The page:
Now you are familiar with what “myofascial” is, and a couple of reasons why it might need to be “released.”  But if all you need to do to take care of your fascia is drink water, stretch and move your body, then why would you need a physical therapist’s or massage therapist’s expertise to help with that?

If you haven’t caught on by now, I’m here to answer just that!

When pain and movement dysfunction goes beyond the point of “feeling a little creaky” to “wow I can’t move my arm!” you might want to find someone to help you get out of pain and muscle dysfunction.  Myofascial Release is a very effective massage technique that moves the fascia away from surrounding muscle, connective tissue, and adipose tissue to free up the fascia from scar tissue and adhesions, and allows for more freedom of movement.

 

Congratulations!  You made it through Myofascial Release 101 (Marly’s perspective), and are now able to make more informed decisions about what your body needs!  Doesn’t that feel good!?

Myofascial Release Resources

Here’s a really great video that further explains myofascial adhesions:  Gil Hedley: Fascia and stretching: the Fuzz speech

My Useful Information page has a longer list of ailments that can be helped using myofascial release techniques.

February’s Muscle of the Month

Entry number two in the Muscle of the Month series will help you better understand the leg, how we sit, stand, walk and run.

Introducing the Hamstrings: Biceps Femoris, Semimembranosus, and Semitendinosus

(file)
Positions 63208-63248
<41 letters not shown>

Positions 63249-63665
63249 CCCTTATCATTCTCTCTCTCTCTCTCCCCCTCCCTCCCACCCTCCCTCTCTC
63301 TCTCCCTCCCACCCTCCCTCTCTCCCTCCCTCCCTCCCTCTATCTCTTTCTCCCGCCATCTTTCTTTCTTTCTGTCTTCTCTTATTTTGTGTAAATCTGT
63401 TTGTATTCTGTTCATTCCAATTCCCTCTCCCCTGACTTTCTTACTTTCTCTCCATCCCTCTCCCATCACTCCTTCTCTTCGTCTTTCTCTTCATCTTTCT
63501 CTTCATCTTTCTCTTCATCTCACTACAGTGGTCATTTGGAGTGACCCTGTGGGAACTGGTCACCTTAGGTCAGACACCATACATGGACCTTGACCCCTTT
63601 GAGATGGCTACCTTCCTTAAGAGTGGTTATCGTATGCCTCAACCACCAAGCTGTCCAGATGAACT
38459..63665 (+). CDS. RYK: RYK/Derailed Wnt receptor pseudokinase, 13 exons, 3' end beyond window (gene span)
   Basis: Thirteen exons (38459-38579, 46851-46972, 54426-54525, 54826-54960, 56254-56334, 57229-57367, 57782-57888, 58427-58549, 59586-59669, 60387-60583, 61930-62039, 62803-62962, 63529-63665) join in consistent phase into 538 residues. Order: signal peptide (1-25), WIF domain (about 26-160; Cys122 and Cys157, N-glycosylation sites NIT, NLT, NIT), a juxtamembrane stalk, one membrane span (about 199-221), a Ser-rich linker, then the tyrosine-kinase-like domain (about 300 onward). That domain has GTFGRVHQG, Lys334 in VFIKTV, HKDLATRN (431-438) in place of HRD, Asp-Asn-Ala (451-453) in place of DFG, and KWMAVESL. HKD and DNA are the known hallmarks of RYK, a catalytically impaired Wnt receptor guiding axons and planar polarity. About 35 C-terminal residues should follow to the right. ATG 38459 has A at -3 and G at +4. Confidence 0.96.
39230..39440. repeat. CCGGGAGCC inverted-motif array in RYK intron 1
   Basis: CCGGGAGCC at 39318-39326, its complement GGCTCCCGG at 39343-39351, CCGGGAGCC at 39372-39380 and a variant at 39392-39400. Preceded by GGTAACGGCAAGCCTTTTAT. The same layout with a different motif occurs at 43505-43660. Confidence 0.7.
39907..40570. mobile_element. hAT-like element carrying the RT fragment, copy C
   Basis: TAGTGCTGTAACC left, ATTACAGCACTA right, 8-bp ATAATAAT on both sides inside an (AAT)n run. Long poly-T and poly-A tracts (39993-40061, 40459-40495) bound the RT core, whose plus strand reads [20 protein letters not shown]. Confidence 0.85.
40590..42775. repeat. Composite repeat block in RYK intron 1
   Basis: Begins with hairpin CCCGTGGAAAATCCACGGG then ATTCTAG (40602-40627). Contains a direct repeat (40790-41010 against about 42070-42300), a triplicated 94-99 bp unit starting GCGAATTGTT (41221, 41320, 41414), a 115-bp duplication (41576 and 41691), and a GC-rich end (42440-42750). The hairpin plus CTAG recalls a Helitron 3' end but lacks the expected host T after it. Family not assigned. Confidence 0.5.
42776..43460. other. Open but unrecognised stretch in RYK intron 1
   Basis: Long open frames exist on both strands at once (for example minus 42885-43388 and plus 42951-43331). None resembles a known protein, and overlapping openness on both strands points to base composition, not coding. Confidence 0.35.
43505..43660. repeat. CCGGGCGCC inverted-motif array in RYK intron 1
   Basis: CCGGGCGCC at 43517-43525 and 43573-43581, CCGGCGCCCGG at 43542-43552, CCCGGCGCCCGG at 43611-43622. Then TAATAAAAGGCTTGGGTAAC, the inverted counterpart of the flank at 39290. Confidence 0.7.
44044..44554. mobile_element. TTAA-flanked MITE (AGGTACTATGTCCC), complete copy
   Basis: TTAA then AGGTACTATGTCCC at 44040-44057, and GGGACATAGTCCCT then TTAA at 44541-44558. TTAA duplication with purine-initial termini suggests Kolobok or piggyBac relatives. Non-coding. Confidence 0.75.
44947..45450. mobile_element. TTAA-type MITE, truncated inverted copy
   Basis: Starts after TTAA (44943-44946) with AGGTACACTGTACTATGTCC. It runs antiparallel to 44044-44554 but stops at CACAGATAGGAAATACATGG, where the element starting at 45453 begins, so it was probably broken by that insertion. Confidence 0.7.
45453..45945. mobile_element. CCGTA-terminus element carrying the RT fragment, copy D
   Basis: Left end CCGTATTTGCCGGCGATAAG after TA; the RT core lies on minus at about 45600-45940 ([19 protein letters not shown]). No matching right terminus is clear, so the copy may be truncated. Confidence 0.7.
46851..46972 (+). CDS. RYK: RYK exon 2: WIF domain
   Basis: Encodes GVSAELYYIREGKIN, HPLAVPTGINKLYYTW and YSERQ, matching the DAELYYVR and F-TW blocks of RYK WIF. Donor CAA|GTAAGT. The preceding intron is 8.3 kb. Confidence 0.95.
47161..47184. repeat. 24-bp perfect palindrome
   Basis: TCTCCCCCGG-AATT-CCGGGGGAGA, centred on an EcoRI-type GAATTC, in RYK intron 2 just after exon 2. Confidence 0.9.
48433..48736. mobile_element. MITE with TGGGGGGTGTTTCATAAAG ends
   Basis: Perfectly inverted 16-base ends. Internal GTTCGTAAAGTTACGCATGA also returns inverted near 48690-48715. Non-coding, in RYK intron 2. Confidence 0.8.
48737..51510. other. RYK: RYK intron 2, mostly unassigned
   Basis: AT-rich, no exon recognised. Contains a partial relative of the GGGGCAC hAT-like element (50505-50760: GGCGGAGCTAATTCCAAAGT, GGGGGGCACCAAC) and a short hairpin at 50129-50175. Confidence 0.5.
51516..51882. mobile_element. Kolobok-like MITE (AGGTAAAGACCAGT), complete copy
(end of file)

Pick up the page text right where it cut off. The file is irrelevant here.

That’s right, the Hamstrings are made of three different muscles, and one muscle (the Biceps Femoris) has two muscle bellies, hence the name Biceps (Bi = 2).  These three muscles work together, opposing the Quadriceps, to successfully do things like walk, stand up, and sit down.  The Hamstrings flex (bend) the knee, and extend the hip.  The back leg of a kneeling lunge puts the Hamstrings in their flexed position at both joints that they cross.

What do they do?  While doing a squat the Hamstrings bend the knee.  To stretch your Quadriceps you raise your lower leg toward your back side (the Gluteal muscles) which activates the Hamstrings.  When the Quadriceps stretch, the Hamstrings flex.  Therefore, these two muscle groups, with help from the Gluteal muscles and the Iliopsoas complete walking, running, and squatting motions.  This is why the Hamstrings are the second Muscle of the Month because they work so closely with the Quadriceps to perform what we think are such simple everyday movements.  I give you two guesses what muscle group we’re going to be learning about next month!

What can go wrong?  Most people say they have tight hamstrings.  I would beg to differ.  Although, just like any other muscle or muscle group, they can get tight, more often they suffer from being over stretched.  It might seem strange, but this is one reason why they are a common muscle to “pull”.  I’ll try to keep this as simple as possible.  Often what happens with the Hamstrings is that the entire muscle group spends a lot of the time lengthened, but sections of muscle fibers become contracted because of strain on the muscle.  These contracted sections are shorter in length than the entire muscle so when the Hamstrings are engaged in an activity such as running, the short fibers are more vulnerable to being torn.  Stay tuned for a special addition of “Muscle of the Month” for more on the inner workings of muscle fibers.

I hope you have enjoyed learning about the Hamstrings Group!

January’s Muscle of the Month

Welcome to the first of many features about the human body.  In order to share some knowledge and totally nerd out, I would like to introduce a new muscle or muscle group with you every month.  There are over 600 muscles in the human body so you can expect this to continue for awhile.  Just think of all the wonderful information you will gain!